Wednesday, October 17, 2007

Zipporah - Married to Moses

It wasn't so long ago that Moses appeared in Midian. With a daring flourish, he rescued my sisters and me from some cruel shepherds and won his way into my father's favor. He made his way into my heart as well, and the next thing I knew, Papa had given me to him in marriage.

I try to be a good wife to my husband. He works so hard, herding sheep and providing for our family. However, his thoughts are in another place. I can see it in the way he scans the horizon at sunset; the far-off look in his eyes; the wandering of his mind to far away places. Even the name of our son Goshen tells how he feels like an alien in a foreign land. He's thinking of Egypt and the people he's left behind...

As the saying goes, "behind each great man is a great woman." The prophet and leader Moses was definitely one of the greatest men in the Bible, so what was his wife like? In what ways did she influence her husband?

To investigate Zipporah, we must go back to Exodus 2. Moses had grown up as a prince in Pharaoh's palace and had evidently learned of his Hebrew origins. One day when watching the slaves work, he saw a foreman beating one of the laborers. With the passion to characterize his life, he rushed out, glancing to make sure he could see no one, and killed the foreman. His impetuousness got him into trouble when word got out what he'd done, so he fled his position and place of prestige for the dusty land of Midian. Soon after his arrival, he met his future wife, Zipporah, and her sisters when they went to water her father's flock. Zipporah had six sisters (you've got to wonder what kind of sibling she was in turn!), and she evidently helped care for her father's sheep. When shepherds tried to drive them from the well, Moses came to their rescue and watered their flocks.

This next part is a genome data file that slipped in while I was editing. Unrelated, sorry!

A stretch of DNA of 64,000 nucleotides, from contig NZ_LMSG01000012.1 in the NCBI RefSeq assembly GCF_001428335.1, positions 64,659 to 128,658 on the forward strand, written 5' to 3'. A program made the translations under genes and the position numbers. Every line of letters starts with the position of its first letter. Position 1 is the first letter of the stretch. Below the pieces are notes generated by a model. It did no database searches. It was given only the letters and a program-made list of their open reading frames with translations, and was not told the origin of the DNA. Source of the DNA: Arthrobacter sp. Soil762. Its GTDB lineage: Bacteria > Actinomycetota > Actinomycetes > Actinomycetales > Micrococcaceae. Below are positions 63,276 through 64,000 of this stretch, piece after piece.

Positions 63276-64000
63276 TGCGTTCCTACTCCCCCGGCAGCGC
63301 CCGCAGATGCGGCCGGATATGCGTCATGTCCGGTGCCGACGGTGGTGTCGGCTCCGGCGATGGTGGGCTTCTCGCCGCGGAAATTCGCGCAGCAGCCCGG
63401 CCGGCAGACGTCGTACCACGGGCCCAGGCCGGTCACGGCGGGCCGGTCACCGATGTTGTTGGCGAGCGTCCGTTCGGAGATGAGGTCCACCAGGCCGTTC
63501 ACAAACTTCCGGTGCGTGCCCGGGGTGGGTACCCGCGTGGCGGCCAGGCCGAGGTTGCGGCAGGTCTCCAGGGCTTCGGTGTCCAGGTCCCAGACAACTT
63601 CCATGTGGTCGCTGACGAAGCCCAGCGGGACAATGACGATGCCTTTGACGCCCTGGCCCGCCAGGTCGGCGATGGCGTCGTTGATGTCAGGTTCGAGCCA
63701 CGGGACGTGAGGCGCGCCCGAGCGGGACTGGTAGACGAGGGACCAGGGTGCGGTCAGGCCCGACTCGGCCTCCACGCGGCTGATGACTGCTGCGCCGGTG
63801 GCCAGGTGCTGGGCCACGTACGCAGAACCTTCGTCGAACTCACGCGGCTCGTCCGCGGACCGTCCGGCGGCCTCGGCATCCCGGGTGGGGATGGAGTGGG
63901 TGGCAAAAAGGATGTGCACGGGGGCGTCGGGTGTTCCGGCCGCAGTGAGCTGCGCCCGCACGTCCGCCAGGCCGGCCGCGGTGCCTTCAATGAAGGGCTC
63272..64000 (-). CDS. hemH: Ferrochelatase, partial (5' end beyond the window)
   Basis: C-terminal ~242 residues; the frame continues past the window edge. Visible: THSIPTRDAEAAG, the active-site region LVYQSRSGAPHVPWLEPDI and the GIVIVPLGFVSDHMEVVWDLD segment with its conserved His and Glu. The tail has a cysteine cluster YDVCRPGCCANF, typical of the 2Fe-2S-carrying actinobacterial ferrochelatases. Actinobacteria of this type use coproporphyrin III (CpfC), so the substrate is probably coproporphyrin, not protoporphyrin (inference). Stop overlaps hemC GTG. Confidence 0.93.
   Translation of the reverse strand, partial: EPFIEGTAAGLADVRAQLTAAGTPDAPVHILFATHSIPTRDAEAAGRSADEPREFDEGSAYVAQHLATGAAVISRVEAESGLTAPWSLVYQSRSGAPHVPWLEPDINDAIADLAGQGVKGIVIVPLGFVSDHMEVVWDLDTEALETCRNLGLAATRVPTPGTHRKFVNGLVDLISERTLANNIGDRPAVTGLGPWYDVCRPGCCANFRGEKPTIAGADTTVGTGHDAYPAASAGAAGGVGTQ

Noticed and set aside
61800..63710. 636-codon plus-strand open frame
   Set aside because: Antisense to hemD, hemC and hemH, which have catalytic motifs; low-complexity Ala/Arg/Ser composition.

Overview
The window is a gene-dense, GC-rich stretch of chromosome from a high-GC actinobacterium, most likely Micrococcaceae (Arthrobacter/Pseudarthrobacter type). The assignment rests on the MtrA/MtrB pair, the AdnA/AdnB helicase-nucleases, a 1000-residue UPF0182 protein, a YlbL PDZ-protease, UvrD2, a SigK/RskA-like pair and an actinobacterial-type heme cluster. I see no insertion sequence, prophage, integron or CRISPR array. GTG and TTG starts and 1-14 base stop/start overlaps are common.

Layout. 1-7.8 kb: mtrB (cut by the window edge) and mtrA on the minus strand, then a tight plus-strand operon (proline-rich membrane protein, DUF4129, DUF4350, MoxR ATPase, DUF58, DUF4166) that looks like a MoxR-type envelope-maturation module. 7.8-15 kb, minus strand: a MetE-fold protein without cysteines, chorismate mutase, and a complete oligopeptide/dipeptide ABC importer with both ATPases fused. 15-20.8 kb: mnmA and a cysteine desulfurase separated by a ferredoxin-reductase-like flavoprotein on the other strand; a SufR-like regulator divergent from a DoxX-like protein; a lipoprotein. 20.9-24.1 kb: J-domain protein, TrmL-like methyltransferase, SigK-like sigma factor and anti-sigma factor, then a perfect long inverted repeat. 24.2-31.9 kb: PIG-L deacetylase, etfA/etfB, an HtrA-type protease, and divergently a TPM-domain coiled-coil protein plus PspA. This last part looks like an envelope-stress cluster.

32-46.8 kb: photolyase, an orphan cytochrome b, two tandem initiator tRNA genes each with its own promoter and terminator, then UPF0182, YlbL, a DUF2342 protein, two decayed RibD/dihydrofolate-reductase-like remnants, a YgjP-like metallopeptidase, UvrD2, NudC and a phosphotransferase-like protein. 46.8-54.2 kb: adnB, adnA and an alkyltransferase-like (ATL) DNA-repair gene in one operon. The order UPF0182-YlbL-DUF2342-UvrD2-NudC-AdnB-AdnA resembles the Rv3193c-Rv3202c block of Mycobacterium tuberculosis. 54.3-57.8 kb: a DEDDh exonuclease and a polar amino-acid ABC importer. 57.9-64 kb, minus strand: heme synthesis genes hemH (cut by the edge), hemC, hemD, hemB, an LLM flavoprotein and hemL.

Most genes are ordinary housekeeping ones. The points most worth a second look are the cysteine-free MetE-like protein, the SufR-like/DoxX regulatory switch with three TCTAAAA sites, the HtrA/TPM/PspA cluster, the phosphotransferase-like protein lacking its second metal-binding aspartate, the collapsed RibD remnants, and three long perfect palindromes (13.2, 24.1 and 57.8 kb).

When Reuel, the girls' father, heard what had happened, he sent for Moses, fed him, and invited him to stay around. The girls may have prepared something especially enticing for this weary traveler, as he agreed to stay. Reuel gave Zipporah to Moses as his wife and they had two sons.

Life went on pretty uneventfully for quite a while. Moses lived the life of a shepherd and Zipporah that of a nomad's wife. Her days were probably full of the domestic pursuits common to those living in tents.

"During that long period, the king of Egypt died. The Israelites groaned in their slavery and cried out, and their cry for help because of their slavery went up to God." ~ Exodus 2:23

Hearing their cry and concerned for them, God remembered Moses. The special survivor as a baby, he had now grown into an older man of eighty - and now God was ready to use him.

I wonder what Zipporah thought when Moses returned from his encounter with God, saying that he had been chosen to set God's people free. She may have looked at her aging husband and wondered if he'd suffered sunstroke! Or perhaps she could see how Moses had been prepared for this time by his years of testing in the desert. In any event, when Moses asked leave of her father, she went with him, leaving behind her clan and riding with her sons off into the unknown.

On the way, a rather tumultuous event took place. It would seem as though Moses hadn't circumcised his son, which was offensive to God. Because of the disobedience before Him, God met Moses and was about to kill him!

"But Zipporah took a flint knife, cut off her son's foreskin and touched Moses' feet with it. 'Surely you are a bridegroom of blood to me,' she said" ~ Exodus 4:25

Zipporah's quick thinking and obedience to do what God required saved the life of her husband and allowed him to go on to do what God had called him to do.

Moses then met Aaron, and the two traveled to speak to Pharaoh and go through the long ordeal of plagues and demands of freedom. We don't know what Zipporah did during that time - she either went with her husband or returned to her father's camp, shaken by the event that had taken place.